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13 Feb 2024

'All for one': France, Germany, Poland to tighten defence ties - France 24

'All for one': France, Germany, Poland to tighten defence ties - France 24
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Originally posted on France 24

The foreign ministers of the three countries met in the Paris suburb of La Celle-Saint-Cloud to have talks about Ukraine, amid other issues. They discussed reviving the so-called Weimar Triangle, a long dormant regional grouping that was designed to promote cooperation between France, Germany and Poland. 

Polish Prime Minister Donald Tusk, who met with French President Emmanuel Macron in Paris and German Chancellor Olaf Scholz in Berlin on Monday, said he wanted to “revitalise” his nation's relations with its key European partners.

“There is no reason why we should be so clearly militarily weaker than Russia, and therefore increasing production and intensifying our cooperation are absolutely indisputable priorities,” Tusk said in arguing for the EU to become “a military power” in its own right. 

Former EU chief Tusk referenced Alexandre Dumas's classic book, "The Three Musketeers", as he said Poland was ready to stand shoulder to shoulder with France and stressed that the philosophy at the heart of relations between the European Union and NATO was based on the principle of "one for all, all for one".

"Together with France we are ready to fight for this security" of "all of Europe", he said, flanked by Macron.

The diplomatic push came after Trump shocked many in Europe over the weekend by appearing to invite Russia to invade any NATO member not spending enough on its own defense. 

“‘You didn’t pay? You’re delinquent?’” Trump recounted telling an unidentified NATO member during his presidency. “‘No, I would not protect you. In fact, I would encourage them to do whatever the hell they want. You gotta pay. You gotta pay your bills.’”

'No one can play...with Europe’s security'

The Republican front-runner's words at a campaign rally were particularly shocking for front-line NATO countries like Poland, which experienced both German and Soviet occupation during World War II and later spent decades under Soviet control. Anxieties run high there over the ongoing war just across Poland's eastern border.

Speaking alongside Tusk in Berlin, Scholz blasted Trump’s comments.

“NATO’s promise of protection is unrestricted -- ‘all for one and one for all,’” Scholz said without mentioning the former president by name. “And let me say clearly for current reasons: Any relativisation of NATO’s support guarantee is irresponsible and dangerous, and is in the interest of Russia alone.”

“No one can play, or ‘deal,’ with Europe’s security,” the chancellor added.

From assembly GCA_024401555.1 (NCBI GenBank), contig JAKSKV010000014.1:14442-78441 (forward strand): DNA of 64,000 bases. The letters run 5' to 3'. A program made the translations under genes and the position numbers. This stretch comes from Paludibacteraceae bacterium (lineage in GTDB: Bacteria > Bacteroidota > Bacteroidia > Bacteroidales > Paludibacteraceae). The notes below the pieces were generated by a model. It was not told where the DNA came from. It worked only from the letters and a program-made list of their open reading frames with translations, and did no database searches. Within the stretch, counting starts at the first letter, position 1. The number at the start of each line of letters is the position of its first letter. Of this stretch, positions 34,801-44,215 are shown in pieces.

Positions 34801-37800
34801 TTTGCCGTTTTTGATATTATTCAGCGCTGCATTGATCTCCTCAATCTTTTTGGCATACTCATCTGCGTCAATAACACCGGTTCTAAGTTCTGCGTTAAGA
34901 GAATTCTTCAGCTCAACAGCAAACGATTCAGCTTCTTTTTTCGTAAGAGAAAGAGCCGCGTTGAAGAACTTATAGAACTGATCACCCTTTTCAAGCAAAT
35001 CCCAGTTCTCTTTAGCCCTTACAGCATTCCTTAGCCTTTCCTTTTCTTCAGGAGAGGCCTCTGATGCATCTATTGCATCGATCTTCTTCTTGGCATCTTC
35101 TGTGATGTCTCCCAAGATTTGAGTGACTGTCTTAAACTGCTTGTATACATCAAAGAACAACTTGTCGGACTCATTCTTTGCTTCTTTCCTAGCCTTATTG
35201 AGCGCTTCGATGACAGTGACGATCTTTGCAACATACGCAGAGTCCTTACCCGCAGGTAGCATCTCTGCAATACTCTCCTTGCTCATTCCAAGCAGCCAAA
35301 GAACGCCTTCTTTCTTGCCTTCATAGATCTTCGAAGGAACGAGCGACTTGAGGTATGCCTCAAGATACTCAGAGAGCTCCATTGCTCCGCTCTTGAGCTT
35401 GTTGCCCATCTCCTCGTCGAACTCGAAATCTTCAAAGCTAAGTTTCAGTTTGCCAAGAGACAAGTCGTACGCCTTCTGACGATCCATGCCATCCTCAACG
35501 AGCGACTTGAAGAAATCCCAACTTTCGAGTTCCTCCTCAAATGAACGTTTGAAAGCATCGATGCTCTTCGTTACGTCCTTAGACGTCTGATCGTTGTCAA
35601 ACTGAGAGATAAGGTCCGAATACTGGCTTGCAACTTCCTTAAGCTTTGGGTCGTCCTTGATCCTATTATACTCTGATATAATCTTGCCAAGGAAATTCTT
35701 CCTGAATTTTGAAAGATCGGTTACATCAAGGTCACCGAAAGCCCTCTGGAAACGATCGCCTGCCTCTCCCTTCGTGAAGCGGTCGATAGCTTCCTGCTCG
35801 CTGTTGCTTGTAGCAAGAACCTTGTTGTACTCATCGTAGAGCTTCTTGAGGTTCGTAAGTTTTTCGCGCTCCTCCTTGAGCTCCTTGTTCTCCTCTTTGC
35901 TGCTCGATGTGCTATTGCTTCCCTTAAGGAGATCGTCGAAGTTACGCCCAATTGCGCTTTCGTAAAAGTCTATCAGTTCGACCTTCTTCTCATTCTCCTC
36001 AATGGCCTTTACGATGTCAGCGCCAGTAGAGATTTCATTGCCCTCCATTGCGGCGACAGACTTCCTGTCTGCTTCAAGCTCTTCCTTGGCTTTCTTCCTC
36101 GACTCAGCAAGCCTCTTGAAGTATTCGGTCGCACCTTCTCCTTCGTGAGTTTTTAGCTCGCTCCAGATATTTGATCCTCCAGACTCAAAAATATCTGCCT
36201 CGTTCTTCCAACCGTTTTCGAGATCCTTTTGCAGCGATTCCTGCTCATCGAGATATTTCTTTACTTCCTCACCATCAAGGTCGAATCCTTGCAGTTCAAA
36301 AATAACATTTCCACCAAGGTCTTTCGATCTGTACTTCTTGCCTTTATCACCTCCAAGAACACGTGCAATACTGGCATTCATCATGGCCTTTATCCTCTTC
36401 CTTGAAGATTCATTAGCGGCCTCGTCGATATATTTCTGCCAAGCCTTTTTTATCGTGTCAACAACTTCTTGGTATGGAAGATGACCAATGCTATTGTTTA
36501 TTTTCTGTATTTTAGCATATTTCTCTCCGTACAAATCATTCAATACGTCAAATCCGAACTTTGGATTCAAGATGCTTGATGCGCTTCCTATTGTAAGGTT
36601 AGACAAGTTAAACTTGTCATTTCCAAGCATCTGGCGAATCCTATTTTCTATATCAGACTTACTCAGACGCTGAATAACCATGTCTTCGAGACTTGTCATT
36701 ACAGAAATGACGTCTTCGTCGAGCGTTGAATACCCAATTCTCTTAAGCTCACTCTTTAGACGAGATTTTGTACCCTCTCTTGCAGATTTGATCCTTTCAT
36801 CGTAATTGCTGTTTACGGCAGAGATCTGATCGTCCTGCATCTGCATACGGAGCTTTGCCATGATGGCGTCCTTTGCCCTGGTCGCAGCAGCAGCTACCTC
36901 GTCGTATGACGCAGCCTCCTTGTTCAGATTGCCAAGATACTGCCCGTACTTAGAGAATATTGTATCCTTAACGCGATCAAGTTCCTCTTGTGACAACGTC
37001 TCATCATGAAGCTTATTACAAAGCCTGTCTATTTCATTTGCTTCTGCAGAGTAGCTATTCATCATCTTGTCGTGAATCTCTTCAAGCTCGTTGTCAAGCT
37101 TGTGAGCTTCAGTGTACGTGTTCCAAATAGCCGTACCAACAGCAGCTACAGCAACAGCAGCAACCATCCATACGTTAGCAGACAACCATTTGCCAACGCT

Earlier Monday, Scholz inaugurated a new ammunition factory, underlining Europe’s efforts to ramp up weapons production.

Tusk also urged European nations to invest more in military projects in order "to achieve as quickly as possible... in the next dozen or so months, much greater air defense capabilities, much greater production capabilities in terms of ammunition".

Asked about Trump’s remarks, Tusk said they “should act like a cold shower for all those who continue to underestimate this increasingly real threat which Europe is facing”. 

Macron, speaking alongside Tusk in Paris, said Europe’s will “to further supply and meet Ukrainian needs is crucial”, after leaders of the 27 EU member nations sealed a deal to provide Ukraine with €50 billion ($54 billion) in support for its war-ravaged economy.

This “will enable us to make from Europe a security and defense power that is both complementary to NATO and a pillar of the Atlantic alliance", Macron said. 

Putin 'must not be allowed to win this war'

Trump's remarks raised concerns that if reelected, he could embolden Russia to attack other countries besides Ukraine. NATO Secretary-General Jens Stoltenberg issued a statement Sunday saying that Trump's remarks put American troops and their allies at greater risk.

NATO does not require its 31 members to pay bills, but they are expected to invest a certain percentage of their own budgets – ideally, 2% of their gross domestic product – on defence. 

Some countries, like Poland, have long met the target. Other European nations ramped up their military spending after Russia invaded Ukraine almost two years ago. 

Germany, with a post-World War II political culture of military caution, was a frequent target of Trump’s ire during his presidency for falling short of the 2% target, but Berlin announced plans to step up military spending after the full-scale invasion of Ukraine and plans to hit the benchmark this year.

France’s military budget grew in recent years and reached the level of about 2% of GDP.

Tusk returned to power as prime minister of his central European nation in December after eight years of rule by a national conservative government that often took an antagonistic stance with European allies, particularly Germany. As a result, Warsaw's influence in Europe diminished.

The Weimar Triangle was created in 1991 as Poland was emerging from decades of communism as a platform for political cooperation among the three nations.

Polish Foreign Minister Radek Sikorski noted Monday that he and his French and German counterparts “meet at a dramatic, but also solemn moment”. Russian President Vladimir Putin “must not be allowed to win this war. We must fulfill our obligations toward Ukraine".

French Foreign Minister Stéphane Séjourné said “each minute counts to get Europeans prepared to absorb the shock of a scenario that has been well described by Donald Trump”.

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